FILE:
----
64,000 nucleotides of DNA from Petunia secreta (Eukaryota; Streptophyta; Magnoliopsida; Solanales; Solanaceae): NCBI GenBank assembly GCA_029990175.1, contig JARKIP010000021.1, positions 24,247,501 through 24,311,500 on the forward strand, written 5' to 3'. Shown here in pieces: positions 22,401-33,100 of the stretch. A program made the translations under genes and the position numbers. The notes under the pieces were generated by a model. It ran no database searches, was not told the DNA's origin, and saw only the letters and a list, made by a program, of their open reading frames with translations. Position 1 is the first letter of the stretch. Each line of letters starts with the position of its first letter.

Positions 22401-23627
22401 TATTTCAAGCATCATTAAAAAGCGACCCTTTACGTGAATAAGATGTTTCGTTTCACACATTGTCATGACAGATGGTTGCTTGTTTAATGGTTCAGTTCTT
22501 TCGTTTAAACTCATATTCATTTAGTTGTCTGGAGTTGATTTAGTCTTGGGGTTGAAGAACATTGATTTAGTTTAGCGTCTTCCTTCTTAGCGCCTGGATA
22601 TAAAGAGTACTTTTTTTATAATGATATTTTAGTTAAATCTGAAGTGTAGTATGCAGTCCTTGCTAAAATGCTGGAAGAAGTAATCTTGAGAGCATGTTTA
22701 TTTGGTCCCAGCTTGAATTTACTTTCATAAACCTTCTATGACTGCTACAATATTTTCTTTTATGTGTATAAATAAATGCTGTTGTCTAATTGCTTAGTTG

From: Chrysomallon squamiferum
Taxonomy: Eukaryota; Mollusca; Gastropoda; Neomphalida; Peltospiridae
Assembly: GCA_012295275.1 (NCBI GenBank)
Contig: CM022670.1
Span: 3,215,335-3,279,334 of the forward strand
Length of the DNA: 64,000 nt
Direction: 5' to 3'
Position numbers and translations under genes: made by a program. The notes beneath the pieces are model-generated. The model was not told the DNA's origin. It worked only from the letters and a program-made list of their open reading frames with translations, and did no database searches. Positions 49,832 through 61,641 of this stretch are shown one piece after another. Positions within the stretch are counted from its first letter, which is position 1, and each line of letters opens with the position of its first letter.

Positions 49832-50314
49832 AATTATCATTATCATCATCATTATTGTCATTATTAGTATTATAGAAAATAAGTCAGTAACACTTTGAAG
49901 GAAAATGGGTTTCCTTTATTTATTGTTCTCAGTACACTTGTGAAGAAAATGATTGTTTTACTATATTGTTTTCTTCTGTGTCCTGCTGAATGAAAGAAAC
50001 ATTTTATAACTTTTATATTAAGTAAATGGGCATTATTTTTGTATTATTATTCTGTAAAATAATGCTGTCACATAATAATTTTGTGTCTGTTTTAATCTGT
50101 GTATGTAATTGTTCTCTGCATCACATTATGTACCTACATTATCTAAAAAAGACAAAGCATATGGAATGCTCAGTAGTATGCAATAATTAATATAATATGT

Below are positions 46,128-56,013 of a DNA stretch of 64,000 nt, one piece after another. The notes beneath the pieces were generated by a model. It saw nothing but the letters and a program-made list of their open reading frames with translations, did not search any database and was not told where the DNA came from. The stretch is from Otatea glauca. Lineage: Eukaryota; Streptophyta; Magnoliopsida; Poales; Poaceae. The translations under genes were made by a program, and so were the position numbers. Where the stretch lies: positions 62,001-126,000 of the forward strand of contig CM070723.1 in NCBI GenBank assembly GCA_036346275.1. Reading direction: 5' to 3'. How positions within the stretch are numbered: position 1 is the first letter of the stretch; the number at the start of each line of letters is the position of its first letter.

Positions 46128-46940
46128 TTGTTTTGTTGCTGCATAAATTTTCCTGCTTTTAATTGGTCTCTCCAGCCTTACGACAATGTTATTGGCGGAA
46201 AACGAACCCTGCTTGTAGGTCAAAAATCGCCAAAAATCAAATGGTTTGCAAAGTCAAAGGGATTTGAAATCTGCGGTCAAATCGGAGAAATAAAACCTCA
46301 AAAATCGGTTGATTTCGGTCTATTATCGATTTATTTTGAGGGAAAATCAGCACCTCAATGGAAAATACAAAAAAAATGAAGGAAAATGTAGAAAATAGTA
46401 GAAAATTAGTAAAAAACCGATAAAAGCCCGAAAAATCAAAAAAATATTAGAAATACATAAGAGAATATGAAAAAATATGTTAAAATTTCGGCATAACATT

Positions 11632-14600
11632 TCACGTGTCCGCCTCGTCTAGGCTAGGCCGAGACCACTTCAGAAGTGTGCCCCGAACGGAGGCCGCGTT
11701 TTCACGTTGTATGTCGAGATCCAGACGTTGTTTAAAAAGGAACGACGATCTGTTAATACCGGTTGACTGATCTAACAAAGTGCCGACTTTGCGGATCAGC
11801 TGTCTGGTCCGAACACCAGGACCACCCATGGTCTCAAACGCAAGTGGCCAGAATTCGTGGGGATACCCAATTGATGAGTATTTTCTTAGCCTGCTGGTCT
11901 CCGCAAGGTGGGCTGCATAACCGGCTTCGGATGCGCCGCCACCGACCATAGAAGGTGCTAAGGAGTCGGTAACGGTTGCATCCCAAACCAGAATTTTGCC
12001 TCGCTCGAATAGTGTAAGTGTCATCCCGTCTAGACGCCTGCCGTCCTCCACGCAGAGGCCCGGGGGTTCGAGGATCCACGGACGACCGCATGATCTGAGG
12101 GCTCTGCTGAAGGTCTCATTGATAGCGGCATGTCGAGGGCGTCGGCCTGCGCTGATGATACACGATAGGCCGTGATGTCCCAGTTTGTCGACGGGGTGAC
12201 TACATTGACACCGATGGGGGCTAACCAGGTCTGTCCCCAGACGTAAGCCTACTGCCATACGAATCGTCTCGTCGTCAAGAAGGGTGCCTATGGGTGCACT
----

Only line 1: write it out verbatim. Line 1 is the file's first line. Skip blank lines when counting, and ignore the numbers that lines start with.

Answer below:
64,000 nucleotides of DNA from Petunia secreta (Eukaryota; Streptophyta; Magnoliopsida; Solanales; Solanaceae): NCBI GenBank assembly GCA_029990175.1, contig JARKIP010000021.1, positions 24,247,501 through 24,311,500 on the forward strand, written 5' to 3'. Shown here in pieces: positions 22,401-33,100 of the stretch. A program made the translations under genes and the position numbers. The notes under the pieces were generated by a model. It ran no database searches, was not told the DNA's origin, and saw only the letters and a list, made by a program, of their open reading frames with translations. Position 1 is the first letter of the stretch. Each line of letters starts with the position of its first letter.